Auckland Art Fair this year was a smaller affair. Key exhibitors from 2011 including Peter McLeavey, Darren Knight, Ivan Anthony, Robert Heald and Neon Parc were absent, and dealers Hamish McKay and Michael Lett presented artist projects only (by Rohan Wealleans and Michael Parekowhai respectively). One can’t help but wonder what effect Sydney’s new art fair Sydney Contemporary - spearheaded by ART HK founder Tim Etchells – has had on participation at AKAF. (For further musings on this, and on art fairs in general you can listen to this Circuit podcast with Mark Amery, Andrew Clifford and yours truly).
Still, sales were by all accounts healthy and LOL hunted out the good stuff, herewith this year’s Top 5:
1. Jess Johnson at Utopian Slumps
In an art fair context, the solo stand is a powerful thing. When you’re dealing with a mass of work it’s nice to be able to concentrate exclusively on one artist, and Director Mel Loughnan chose well. Johnson hunts out weird stuff. She’s interested in alternative belief systems, ‘outsiders’, nerds, and her works on paper contain strange artefacts from this research. Raelian symbols, pop cultural references to films like Mad Max and tiny floating genitals abound, fastidiously rendered in ink pen and felts. (The show was a complete sell-out too).
2. Martin Thompson at Brett McDowell
The work of ‘outsider’ artist Martin Thompson conveys an obsessive interest in order and pattern making. Thompson individually fills in 1mm squared graph paper with fine point ink pens according to complex, self generated mathematical formula. An exercise in positive vs negative patterning, each work is meticulously replicated in reverse/mirror format and hung as a pair. (Another sell-out).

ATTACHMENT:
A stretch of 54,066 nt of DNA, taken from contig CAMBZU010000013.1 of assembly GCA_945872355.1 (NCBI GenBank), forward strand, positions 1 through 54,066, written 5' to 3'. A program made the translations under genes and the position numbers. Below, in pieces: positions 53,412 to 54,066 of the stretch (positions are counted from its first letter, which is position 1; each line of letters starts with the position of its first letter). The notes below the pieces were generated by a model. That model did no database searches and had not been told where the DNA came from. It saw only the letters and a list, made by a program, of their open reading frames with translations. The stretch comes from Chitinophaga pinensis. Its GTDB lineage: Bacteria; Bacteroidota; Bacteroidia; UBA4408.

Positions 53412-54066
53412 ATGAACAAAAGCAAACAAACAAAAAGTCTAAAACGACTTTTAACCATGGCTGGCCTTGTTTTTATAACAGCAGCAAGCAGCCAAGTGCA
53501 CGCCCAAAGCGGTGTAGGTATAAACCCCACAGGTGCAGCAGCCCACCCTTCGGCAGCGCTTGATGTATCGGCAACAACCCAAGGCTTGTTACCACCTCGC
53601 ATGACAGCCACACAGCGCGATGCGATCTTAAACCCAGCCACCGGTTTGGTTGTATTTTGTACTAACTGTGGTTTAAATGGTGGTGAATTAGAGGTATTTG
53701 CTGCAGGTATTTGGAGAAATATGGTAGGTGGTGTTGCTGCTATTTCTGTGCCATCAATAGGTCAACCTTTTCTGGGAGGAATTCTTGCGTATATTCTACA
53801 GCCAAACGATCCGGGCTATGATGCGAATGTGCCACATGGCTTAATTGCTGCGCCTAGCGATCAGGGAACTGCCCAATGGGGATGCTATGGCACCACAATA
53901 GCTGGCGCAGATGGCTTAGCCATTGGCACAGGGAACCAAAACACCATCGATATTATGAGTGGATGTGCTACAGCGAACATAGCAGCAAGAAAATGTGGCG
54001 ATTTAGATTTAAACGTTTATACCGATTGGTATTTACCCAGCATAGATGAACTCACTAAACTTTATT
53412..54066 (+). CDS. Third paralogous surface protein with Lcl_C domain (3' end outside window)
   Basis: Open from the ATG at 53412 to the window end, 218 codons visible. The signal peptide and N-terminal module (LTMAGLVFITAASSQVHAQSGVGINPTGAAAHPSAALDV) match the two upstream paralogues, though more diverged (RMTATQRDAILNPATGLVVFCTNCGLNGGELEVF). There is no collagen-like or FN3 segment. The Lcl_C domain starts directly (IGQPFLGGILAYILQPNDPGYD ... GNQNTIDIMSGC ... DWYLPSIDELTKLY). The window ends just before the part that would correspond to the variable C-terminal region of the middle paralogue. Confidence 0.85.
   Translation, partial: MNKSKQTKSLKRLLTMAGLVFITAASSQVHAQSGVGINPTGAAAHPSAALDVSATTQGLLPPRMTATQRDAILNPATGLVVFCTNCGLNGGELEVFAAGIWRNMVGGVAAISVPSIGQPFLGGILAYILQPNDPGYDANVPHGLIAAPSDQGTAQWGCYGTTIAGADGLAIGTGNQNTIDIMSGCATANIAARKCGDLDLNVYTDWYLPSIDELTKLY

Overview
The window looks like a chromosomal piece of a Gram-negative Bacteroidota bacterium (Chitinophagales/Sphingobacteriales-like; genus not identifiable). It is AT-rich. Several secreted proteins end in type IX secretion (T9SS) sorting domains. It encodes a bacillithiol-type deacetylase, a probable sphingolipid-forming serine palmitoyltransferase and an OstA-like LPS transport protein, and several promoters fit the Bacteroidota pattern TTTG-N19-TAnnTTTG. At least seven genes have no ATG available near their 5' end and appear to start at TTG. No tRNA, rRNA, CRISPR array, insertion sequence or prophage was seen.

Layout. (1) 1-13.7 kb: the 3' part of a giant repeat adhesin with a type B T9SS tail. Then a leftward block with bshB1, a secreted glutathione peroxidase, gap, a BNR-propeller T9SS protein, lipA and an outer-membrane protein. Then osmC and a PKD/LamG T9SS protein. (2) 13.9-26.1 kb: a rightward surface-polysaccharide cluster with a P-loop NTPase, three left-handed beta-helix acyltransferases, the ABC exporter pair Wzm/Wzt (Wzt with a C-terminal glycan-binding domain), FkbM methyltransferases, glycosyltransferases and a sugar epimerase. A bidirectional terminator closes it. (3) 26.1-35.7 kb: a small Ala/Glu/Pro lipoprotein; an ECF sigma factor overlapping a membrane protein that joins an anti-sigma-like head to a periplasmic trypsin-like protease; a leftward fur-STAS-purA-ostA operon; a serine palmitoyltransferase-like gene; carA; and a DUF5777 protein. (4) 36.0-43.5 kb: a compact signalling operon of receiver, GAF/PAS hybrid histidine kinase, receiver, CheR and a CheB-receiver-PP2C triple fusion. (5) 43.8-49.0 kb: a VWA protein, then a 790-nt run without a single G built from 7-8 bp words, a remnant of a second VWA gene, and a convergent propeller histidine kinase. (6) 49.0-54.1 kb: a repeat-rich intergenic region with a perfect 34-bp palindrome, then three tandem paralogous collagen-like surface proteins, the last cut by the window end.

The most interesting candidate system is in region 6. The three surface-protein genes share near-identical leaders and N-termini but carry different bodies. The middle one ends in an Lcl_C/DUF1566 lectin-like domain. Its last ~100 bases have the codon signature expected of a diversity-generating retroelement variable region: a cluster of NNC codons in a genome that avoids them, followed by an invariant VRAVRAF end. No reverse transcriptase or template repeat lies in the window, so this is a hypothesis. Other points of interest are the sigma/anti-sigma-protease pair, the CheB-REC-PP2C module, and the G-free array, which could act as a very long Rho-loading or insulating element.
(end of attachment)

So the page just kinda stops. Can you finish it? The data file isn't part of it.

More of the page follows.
3. Richard Collins at McNamara Gallery
The work above by Richard Collins was included in the curated group exhibition, ‘Available Light’ and held its own despite the tight hang. It’s pretty rare to see Collins’ work around these days, despite his influence on contemporary photographers like Gavin Hipkins. Collins photographed facets of NZ counterculture in the 1970s and this is a classic example of his fusion of documentary and romantic imagery.
4. Octavia Cook at Anna Miles Gallery
Departing from signature cameo jewellery of herself and family members presented under the guise of fictitious family company Cook & Co., Octavia Cook’s new pieces at Anna Miles’ stand take costume jewellery to the extreme. The generous scale of some of her rings, complete with paisley-shaped protrusions and finely polished and pinned pieces of bone look equally at home on the neck, and as stand-alone objects in their own right too, of course.
5. Saskia Leek at Jonathan Smart
Included in Jonathan Smart’s group hang were two recent works by Saskia Leek. As always, her interest in ‘bad painters’, ‘outsider’ artists and the modernists is evident. These styles are absorbed and reinterpreted in Leek’s modestly scaled, delicately coloured paintings which are resolute in their ‘quietness’ (an attribute LOL’s always respected).